Linus has released the 5.4 kernel and Collabora was once again a very active contributor to the Linux project. For this release, 12 Collaborans authored 95 commits while also helping the kernel maintainers by contributing 124 Reviewed-by tags. It’s also worth mentioning that Emil Velikov joined the list of the 10 top reviewers for this release!
On the media subsytem front, … Read the original article here.
The thermotalk plus by Miniland Baby is a clinical IR thermometer with pulse reading. The main features are:
Ultra-quick thermometer with infrared temperature measurement in 1 second.
Measures body pulse in just 15 seconds.
Communicates measurements by voice through its LCD display.
The thermotalk opens from the bottom just removing four screws. Inside, a single board contains all the electronics. In the top-down view, you can see some interesting components.
First off, an infrared temperature sensor. This type of sensor will transform the infrared light into an electric current. This electric current is then measured by an amperage or voltage detector.
Secondly, a segmented LCD display that is used to show the temperature and various other information. The display is connected to the circuit board directly, without connectors.
Finally, there is the speaker usedto communicate measurements in different languages.
The circuit board looks a two-layer board with green solder mask and white silkscreen on both sides. The PCB is comprised of surface-mount components and some through hole electrolytic capacitors.
The brains of the thermometer is a microprocessor that is die-mounted to the circuit board. A dome of black epoxy is used to keep it in place. It is most likely a custom IC designed especially for this application.
Attached to this microcontroller is a 24C08 EEPROM that most likely saves calibration constants and settings. The EEPROM is in a SOIC-8 package.
And on one tip of the board, there is a Biometric Pulse Rate or Heart Rate detecting sensor.
After disassembling, there are some components to reuse:
The Three Wise Men bring me a new Lenovo Yoga 530 14IKB. As this will be a shared computer I need both operating systems installed, Windows and Linux. After finishing the Windows 10 setup, I decided to give openSUSE Tumbleweed a try.
First of all, you should get the installation media for your desired Linux and prepare a USB stick for the installation. For openSUSE Tumbleweed you can download a network installation image from ‘https://software.opensuse.org/distributions/tumbleweed’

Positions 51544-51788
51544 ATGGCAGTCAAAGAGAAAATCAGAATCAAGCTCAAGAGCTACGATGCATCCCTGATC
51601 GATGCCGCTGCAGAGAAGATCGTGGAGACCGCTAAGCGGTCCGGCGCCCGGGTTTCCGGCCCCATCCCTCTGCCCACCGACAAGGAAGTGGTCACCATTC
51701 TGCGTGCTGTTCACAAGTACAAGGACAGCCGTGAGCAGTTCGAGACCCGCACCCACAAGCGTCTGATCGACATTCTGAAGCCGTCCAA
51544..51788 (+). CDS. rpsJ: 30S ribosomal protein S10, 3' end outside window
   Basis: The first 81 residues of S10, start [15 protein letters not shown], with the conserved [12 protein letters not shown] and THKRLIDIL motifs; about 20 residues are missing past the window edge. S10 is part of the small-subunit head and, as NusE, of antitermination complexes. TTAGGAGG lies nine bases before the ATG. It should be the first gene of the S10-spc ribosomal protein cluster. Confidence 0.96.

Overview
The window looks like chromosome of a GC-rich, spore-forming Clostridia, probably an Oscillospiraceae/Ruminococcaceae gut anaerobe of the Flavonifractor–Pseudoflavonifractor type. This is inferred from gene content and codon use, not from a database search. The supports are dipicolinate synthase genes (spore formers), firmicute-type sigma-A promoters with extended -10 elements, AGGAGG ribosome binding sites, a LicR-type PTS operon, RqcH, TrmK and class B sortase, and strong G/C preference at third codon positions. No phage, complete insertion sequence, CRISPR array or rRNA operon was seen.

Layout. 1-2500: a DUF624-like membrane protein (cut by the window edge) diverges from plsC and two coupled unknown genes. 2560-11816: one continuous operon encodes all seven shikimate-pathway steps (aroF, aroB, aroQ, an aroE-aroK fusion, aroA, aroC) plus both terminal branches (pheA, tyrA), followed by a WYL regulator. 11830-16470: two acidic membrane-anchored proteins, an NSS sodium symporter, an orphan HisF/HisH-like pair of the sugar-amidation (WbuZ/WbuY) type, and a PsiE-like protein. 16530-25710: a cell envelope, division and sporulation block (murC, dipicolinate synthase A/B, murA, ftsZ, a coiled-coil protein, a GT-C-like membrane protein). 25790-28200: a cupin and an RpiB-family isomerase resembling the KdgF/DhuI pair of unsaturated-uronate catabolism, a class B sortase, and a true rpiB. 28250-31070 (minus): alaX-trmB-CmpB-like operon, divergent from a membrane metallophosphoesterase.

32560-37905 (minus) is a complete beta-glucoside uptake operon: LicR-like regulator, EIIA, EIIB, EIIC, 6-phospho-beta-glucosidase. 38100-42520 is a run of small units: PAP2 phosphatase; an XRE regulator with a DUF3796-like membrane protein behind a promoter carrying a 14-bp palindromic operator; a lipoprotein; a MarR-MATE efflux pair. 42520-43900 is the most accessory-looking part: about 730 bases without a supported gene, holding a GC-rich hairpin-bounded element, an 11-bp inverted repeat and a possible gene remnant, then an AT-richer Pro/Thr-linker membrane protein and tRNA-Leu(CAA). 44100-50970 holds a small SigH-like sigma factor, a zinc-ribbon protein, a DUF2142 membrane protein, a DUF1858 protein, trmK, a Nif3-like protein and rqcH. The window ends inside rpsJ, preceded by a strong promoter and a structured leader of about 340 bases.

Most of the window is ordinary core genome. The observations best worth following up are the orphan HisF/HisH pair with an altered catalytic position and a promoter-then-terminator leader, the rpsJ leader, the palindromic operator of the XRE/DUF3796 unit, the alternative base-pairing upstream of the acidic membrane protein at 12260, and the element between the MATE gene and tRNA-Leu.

To have some space for Linux, I’ve reduced the Windows partition to about 256GB so that Linux has about 256GB too. To do that you have to do the following steps in Windows:
Right-click Computer on the desktop, choose Manage.
Select Storage > Disk Management.
Right-click the partition that you want to reduce, select Shrink Volume.
Edit the proper size for the new partition, then click Shrink.
To boot from the USB stick rather than the Windows partition, you have to press F12 at boot time. Choose the prepared USB stick and boot into the openSUSE Linux installer.
Unfortunately wifi didn’t work out of the box in the live environment, so I had to insert a USB to LAN adapter.
The default installation options worked for me, just I took special attention at the disk partitioning step to make sure didn’t break the Windows 10 installation.
After all, OpenSUSE has been installed to the spare partition, the bootloader has been installed to the EFI partition and a boot entry for Windows has been created. Awesome.
Athough the installation when fine I had a high CPU load problem related to btrfs that causes lock up and make the system unusable for a while. On a first try to fix I ran zypper dup (which is shorthand for zypper dist-upgrade) to upgrade all packages, just in case the problem magically disappears, but far from solve the problem the new kernel hung due the btrfs filesystem, again. And my system didn’t start anymore going to the recovery system. Looks to me that btrfs is still no well supported so I hightly recommend use ext4 instead.
I have been helping one of my friends build a WiFi-controlled camera slider. He did all the mechanical design and I implemented the electronic and software parts. The camera slider is motorized using a single NEMA-17 stepper driven by the EasyDriver Stepper Motor Driver on top of an Arduino MKR1000.
The electronics has been populated on a perforated prototype board.
The MKR1000 allows us to remotely control the movement of the camera slider by connecting to the MKR1000’s web interface. To access to the web interface, you’ll first need to connect to the slider’s ESSID and wait for a local IP address. Then you can connect to the control interface through http://192.168.1.1 and you will see something like this.
With the basic functionality working the next steps to be taken are:
Linus Torvalds has now released the official Linux 4.17, so it’s time for our traditional blog post summing up our contributions to the latest version of the Linux kernel. Collabora contributions were made by 9 different developers, at the same time we added our Reviewed-by tag to 60 patches, the Signed-off-by tag to 93 patches and the Tested-by tag to 4 patches.
This round, the DRM subsystem is the one that received more contributions from the Collaborans. Read the original article here.